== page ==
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Carnegie Mellon Optimized Parallel Distribution Load Flow Solver on Commodity Multi-core CPU Tao Cui (Presenter) Franz Franchetti Dept. of ECE. Carnegie Mellon University Pittsburgh PA tcui@ece.cmu.edu This work is supported by NSF 0931978 & 1116802

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Carnegie Mellon Smart Grids 2 Image by Dr. M.Sanchez

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Carnegie Mellon Smart Grids New players in the grid Challenges Undispatchable, large variances, great impact on grid Large population exhibits stochastic properties 3 Images from wikipedia Source: LBNL-3884eSource: ORNL/TM2004/291 Source: Pantos 2011

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Carnegie Mellon 4 Conventional Distribution System Passively receiving power Few realtime monitoring or controls Challenges in Distribution System Solar, wind, stochastic Large variance and impact Smart Distribution System New Sensors: Smart Meters High Performance Deskside Supercomputer A Computational Tool for Probabilistic Grid Monitoring Motivation Image from: Wikipedia ~Tflop/s $1000 1kW power Image from: Dell

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Carnegie Mellon Outline Motivation Distribution System Load Flow Analysis Code Optimization Real Time Implementation Conclusion 5

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Carnegie Mellon 6 Core: Distribution Load Flow Distribution System: Radial, high R/X ratio, varying Z, unbalanced NOT suitable for transmission load flow Forward / Backward Sweep (FBS) Implicit Z-matrix, detail model, convergence Generalized Component Model [Kersting2006] One Terminal Node Model: Constant PQ: Two Terminal Link Model: Source: IEEE PES Distribution System Analysis Subcommittee IEEE 37 NodeTest Feeder: Based on an actual feeder in California Backward: Forward:

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Carnegie Mellon 7 Core: Distribution Load Flow Forward / Backward Sweep [Kersting2006] Branch current based Input: substation voltage, load; output: all node voltages Steps: 1: Initial current = 0, Initial voltage V = V 0 ; 2: Compute node current I n using Node model; 3: Backward: Compute branch current I b using Link model & KCL; 4: Forward: Update V k+1 = V k based on I b over Link model; 5: Check convergence (|dS|

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Carnegie Mellon 8 Core: Distribution Load Flow 3-Phase Voltage on IEEE 37 Nodes Test Feeder Phase APhase B Phase C ANSI C84.1: Nominal: 115, Range A:110~126V Range B:107~127V 1.1 0.90 Nominal

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Carnegie Mellon 9 Our Approach Random Number Generator Basic Uniform RNG + Transformation for different PDFs Parallel strategy for multi-thread implementation Optimized Parallel Distribution Load Flow Solver Code optimizations Highly parallel implementation for Monte Carlo applications Density Estimation & Visualization Kernel density estimation Random Variable Sampling Parallel High Performance Power Flow Solver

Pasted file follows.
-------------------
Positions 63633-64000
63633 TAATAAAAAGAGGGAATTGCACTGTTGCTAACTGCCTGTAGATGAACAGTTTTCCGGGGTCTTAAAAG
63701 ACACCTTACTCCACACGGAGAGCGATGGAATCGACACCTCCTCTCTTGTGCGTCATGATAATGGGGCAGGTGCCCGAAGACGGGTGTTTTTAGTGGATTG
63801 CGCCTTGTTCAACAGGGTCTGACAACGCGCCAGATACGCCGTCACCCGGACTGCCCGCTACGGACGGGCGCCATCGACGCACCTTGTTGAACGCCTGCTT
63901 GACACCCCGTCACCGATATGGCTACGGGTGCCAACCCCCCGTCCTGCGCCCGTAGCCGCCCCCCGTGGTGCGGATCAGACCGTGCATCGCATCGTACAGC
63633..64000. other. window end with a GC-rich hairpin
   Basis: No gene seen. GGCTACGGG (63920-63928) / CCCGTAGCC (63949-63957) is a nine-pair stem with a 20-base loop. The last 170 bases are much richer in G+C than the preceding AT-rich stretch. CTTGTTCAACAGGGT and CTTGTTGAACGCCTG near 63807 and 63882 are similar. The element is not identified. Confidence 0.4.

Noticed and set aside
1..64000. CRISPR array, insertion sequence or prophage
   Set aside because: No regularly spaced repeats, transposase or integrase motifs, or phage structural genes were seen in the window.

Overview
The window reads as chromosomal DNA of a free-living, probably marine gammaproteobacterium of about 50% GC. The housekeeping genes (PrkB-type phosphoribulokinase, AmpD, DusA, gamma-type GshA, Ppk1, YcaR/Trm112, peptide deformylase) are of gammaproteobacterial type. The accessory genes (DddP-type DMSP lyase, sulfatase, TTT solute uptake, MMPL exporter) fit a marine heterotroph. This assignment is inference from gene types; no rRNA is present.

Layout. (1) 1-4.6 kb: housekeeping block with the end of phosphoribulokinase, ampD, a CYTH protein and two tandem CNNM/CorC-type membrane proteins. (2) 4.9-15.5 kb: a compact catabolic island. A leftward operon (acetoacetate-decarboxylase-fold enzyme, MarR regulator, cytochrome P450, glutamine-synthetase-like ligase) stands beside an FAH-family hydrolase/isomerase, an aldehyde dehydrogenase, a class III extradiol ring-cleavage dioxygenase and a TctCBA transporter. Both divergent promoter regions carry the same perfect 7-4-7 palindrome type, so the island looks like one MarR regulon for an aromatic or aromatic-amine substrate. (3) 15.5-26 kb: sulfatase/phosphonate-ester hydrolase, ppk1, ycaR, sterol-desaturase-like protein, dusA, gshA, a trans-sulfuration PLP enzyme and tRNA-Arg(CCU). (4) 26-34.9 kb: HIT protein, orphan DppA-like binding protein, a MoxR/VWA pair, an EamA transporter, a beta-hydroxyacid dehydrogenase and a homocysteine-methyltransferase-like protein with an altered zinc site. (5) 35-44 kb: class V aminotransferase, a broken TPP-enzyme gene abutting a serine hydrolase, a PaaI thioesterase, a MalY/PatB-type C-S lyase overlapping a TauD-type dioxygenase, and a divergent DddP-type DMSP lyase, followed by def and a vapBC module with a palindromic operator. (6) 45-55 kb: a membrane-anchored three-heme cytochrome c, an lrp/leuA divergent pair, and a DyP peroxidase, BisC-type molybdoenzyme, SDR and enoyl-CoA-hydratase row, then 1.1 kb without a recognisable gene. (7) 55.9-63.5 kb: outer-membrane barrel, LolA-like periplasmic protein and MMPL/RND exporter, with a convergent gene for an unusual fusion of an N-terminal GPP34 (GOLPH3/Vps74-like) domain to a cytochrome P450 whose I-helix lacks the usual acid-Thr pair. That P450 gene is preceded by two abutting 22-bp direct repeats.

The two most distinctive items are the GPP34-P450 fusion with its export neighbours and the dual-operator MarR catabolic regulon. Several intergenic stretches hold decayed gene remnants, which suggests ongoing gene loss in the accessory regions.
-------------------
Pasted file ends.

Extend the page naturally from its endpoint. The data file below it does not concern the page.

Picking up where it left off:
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Carnegie Mellon Outline Motivation Distribution System Load Flow Analysis Code Optimization Real Time Implementation Conclusion 10

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Carnegie Mellon 11 Optimization: Data Structures Data Structure Optimization Baseline: C++ object oriented, a tree object Translate to array access, exploit spatial/temporal locality Other techniques: unroll innermost loops, scalar replacement, pre- compute as much as possible (C++) (C Array) GridLab-D: the Smart Grid Simulator www.gridlabd.orgwww.gridlabd.org, opensource since 2009

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Carnegie Mellon Optimization: Pattern Based Syntehsis 12 Algorithm-level Optimization Pattern based matrix-vector multiplication For A,B,c,d matrices: Multi-grounded Cable: diagonal matrix Ignore shunt & coupling: c = 0, d = I, A = I Reduce unnecessary operations Reduce unnecessary storage for better memory access Similar to [Belgin2009] case 1:case 2:case N: … code 1code 2code N (C Pattern) switch (mat_type){ case real_diag_equal_mat: output[0] = *constant * input[0];... output[5] = *constant * input[5]; break; case imag_diag_equal_mat: output[0] = -*constant * input[3]; output[1] = -*constant * input[4]; output[2] = -*constant * input[5]; output[3] = *constant * input[0]; output[4] = *constant * input[1]; output[5] = *constant * input[2]; break;... }